The article, at http://www.guardian.co.uk/...">http://www.guardian.co.uk/science/2011/feb/17/people-virtual-reality-ava..., says:
Quote:They have successfully "projected" people into digital avatars that can move around a virtual environment. The participants experienced the digital body as if it were their own, even if the virtual humans were of the opposite sex.
The research is aimed at understanding how the brain integrates information coming from the senses in order to determine the position of the body in space. But the results could also be used in next generation computer games or for people who want to transport themselves, digitally, to other locations.
In his latest work, Blanke's volunteers used a similar VR set-up and then wandered through different digital 3D environments while researchers physically touched them either in sync or out of sync with the digital humans, to see where the volunteers thought their bodies were in the virtual space.
He also "projected" male volunteers into female avatars and placed volunteers directly into their avatars, so they were no longer watching from behind. Blanke reported that, even when moving in a virtual scene, volunteers felt as if whatever happened to the avatar happened to them.
"They start thinking that the avatar was their own body," said Blanke. "We created a partial out-of-body experience. We were able to disassociate touch and vision and make people think that their body was two metres in front of them."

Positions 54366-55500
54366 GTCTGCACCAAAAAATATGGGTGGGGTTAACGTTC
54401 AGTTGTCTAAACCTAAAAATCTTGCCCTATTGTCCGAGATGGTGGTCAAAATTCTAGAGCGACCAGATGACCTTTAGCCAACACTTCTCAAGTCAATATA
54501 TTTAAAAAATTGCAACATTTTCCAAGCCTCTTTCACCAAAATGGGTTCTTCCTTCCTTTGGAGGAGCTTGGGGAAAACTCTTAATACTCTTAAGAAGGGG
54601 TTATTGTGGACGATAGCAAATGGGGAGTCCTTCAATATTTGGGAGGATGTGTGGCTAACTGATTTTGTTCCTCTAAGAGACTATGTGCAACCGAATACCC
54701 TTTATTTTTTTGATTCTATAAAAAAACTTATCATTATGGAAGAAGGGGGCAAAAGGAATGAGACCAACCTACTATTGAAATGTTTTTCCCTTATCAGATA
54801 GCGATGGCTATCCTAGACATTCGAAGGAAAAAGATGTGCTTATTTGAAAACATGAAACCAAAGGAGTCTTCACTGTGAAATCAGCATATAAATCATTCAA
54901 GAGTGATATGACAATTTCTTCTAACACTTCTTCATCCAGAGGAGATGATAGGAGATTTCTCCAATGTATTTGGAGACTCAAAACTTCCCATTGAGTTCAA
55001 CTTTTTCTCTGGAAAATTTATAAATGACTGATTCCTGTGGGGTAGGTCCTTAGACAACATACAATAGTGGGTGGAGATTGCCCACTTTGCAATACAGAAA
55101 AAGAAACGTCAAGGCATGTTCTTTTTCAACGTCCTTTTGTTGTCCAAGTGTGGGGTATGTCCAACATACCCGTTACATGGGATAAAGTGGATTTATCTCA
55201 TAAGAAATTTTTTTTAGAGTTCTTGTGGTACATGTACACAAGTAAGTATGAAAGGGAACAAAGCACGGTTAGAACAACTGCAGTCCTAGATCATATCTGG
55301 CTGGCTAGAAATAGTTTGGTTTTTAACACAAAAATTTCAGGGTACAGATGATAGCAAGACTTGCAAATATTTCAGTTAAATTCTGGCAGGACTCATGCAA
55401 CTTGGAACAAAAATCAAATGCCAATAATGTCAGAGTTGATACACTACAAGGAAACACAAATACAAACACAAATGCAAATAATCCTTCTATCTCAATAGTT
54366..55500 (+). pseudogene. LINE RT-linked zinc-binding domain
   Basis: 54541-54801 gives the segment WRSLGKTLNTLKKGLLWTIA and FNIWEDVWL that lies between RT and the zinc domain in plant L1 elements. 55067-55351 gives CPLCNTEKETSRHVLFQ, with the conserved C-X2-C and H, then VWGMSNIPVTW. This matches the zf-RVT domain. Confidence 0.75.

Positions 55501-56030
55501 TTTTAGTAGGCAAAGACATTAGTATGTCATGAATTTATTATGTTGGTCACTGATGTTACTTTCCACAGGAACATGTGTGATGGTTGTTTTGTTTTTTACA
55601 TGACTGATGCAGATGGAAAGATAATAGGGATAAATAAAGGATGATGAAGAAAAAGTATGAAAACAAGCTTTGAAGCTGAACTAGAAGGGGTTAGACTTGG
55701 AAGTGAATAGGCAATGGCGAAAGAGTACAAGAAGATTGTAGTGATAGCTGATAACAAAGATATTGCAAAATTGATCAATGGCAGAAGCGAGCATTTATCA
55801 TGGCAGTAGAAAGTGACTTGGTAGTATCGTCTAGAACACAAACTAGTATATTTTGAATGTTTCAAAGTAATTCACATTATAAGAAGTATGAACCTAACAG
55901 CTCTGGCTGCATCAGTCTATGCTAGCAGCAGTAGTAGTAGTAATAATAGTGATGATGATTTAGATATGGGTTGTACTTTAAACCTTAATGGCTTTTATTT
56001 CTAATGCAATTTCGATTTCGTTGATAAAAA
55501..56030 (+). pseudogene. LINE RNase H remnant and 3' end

The volunteers all wore skullcaps, which contained electrodes, to monitor the electrical activity in the brain. The data recorded by these showed a heightened response in the temporo-parietal and frontal regions of the volunteer's brains, compared to control conditions. These parts are responsible for integrating touch and vision into a coherent perception.
Blanke said the work on inducing these experiences artificially proved that they were nothing more than a brain malfunction. "Instead of it being a spiritual thing, it is the brain being confused," he said. "Why do we think that it is spiritual when we don't think a phantom limb when one is lost is an example of the paranormal?"
Even though people are currently generally quite physically detached from their online avatars, I have read of many people who closely associate with them anyway, which often helps to make these people more addicted to the video games. Using this latest virtual reality system would allow people to even more closely associate with their avatars (even if it is just due to a "brain malfunction") and, thus, possibly have the video games be even more addictive to those people who are susceptible to that.
- John O.
[em]Carpe Diem![/em] (Seize the Day!)